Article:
Doha, Qatar: Hamad Bin Khalifa University Press launched the first of a series of three literary workshops on March 26th, 2017, as a part of its community outreach campaign to help promote local literature, literacy, discovery, scholarship and learning.
The workshop, which was led by the Arabic Editor at HBKU Press, Jameela Sultan Almass Aljassem, was held in the Student Center at Education City and included around teachers, librarians and academic coordinators from schools across Qatar. The theme, Tell me a Story, explored the art of storytelling and how to choose books for children that address sensitive issues and emotions, modelled after children’s books published by HBKU Press.
“Books are published for two different reasons: to entertain and/or to inform,” explains Aljassem. “It’s easy for teachers and librarians and coordinators to choose books that will entertain their students; but how do you choose the right book to explain, for example, a death in the family? Or the immeasurable bonds of family?
“The goal of this workshop is to provide these administrators with the tools they need to be able to identify the power that literature has in informing and opening up a dialogue with children about sensitive issues.”
According to Aljassem, the three criteria to consider when choosing literature that helps inform children include the age group, the content level and the physicality of the book.
First and foremost, it helps to know the audience that you are targeting and understand their comprehension level. Books should be chosen as per a certain age group’s level of mental comprehension which will be reflected in the language and picture choice.
Aligning the age group of the book to the target audience will help with the next point which is content choice. The best books can relay messages to children clearly while inspiring them to identify and question concepts and lessons learned. If a story has the child asking questions about the plotline or characters, chances are it is too complex.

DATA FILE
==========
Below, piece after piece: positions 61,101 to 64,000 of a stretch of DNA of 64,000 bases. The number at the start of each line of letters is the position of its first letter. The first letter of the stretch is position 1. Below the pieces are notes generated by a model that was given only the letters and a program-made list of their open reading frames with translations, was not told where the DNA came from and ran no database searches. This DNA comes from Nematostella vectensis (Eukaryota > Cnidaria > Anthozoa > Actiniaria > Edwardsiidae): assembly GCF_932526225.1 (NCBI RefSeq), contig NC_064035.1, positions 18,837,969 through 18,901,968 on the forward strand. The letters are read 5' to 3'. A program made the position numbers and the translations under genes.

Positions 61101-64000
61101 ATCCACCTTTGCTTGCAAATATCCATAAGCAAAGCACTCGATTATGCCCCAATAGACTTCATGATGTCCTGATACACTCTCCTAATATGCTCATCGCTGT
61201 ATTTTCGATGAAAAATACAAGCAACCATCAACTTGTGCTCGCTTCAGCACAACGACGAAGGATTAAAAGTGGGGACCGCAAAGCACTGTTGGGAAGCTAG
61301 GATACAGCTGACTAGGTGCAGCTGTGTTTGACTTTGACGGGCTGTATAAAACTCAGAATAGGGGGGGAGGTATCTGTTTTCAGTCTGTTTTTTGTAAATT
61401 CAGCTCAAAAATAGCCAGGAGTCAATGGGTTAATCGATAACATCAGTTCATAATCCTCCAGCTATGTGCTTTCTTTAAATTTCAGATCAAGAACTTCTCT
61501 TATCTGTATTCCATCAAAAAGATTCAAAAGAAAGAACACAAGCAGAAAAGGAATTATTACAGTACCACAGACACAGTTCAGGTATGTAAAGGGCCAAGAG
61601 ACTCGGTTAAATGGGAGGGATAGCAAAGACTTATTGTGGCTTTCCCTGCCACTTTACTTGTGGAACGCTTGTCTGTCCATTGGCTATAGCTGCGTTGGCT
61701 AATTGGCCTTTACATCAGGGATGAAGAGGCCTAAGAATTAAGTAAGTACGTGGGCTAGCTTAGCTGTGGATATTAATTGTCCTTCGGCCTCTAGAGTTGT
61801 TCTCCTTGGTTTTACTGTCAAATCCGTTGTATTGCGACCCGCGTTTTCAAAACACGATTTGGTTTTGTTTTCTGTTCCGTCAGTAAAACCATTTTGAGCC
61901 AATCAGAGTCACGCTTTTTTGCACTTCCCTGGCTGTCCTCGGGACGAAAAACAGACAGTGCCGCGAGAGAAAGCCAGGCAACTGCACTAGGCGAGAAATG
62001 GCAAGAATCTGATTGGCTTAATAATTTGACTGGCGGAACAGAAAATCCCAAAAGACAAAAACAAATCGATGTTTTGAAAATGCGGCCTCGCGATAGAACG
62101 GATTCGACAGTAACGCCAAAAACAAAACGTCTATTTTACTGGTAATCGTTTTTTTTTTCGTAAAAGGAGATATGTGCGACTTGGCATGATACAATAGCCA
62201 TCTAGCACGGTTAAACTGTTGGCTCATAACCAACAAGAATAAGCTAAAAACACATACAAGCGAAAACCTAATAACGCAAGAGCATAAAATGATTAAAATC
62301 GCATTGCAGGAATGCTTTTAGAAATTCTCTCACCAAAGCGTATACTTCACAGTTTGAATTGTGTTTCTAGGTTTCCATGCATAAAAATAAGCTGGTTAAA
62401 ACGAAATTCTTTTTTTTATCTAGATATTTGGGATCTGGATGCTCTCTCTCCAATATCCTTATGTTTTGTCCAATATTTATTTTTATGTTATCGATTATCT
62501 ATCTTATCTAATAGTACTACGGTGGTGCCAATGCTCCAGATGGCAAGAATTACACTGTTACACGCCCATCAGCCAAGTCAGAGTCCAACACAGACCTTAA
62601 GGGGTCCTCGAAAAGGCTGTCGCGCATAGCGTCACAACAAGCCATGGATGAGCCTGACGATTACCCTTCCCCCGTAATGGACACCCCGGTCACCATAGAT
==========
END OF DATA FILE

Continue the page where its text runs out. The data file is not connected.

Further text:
Finally, the physicality of the book is almost as important as the content and age group. For younger children, sturdy, cardboard books provide children will limited dexterity the ability to grasp the book by themselves; while older children will manage just fine with thinner paper and paperback covers.
In addition to these criteria, Aljassem went on to detail how the actual storytelling also affects a child’s comprehension of and interest in a book. The idea is that the storyteller can use different tactics to engage a child, like changing their voice for different characters or varying volume levels, intonation, pitch and enthusiasm to reflect the mood of the story. Aljassem provided examples of how books published by HBKU Press meet these criteria and are able to tackle difficult issues for children in a sensitive, yet informative way and explained how one could vary the presentation of each story to be as effective as possible.
Among many HBKU Press children’s titles, La ya Tarek’s shows children that a mother’s love has no bounds; Ana w Mah sensitively explores how to deal with the loss of a loved one; and Khayal Manal challenges the perception of children with disabilities. Each book is a shining example of how children’s literature, when done right, can inform their audience about issues that are otherwise difficult to verbalize and comprehend for young children.
Majida Mustafa Al Waraq, an Early Childhood Educator from Al Israa Primary Independent School for Girls, attended the conference in the hopes of learning how to deal with the various types of students in her class when it came to storytelling.
“I came to this workshop to get ideas about how to tell a story in and interesting and engaging way,” Al Waraq explains. “Not all of my students are interested in reading or listening to stories: some of them tend to be more visual, others like to listen, and some are very active and like the story to be acted out in order for them to be engaged. I came here in the hopes that I could get some ideas on how to continuously engage the different types of students in my class.”
Many other attendees shared the same reasoning for attending the workshop. Al Waraq’s colleague, Aisha al Mansouri, a second grade teacher of Arabic literature positively praised the outcome of the workshop on all different levels.
“It was a very beneficial and enjoyable workshop. I learned how a story should be chosen and told to certain age groups, and how to determine what stories work for what age groups” she explains. “Not only that, the workshop was presented very well. Rather than simply reading off of slides, the presenter was very engaging which kept the audience interested for the whole session. I learned a lot and I am glad that I came. I look forward to the next in this series of workshops.”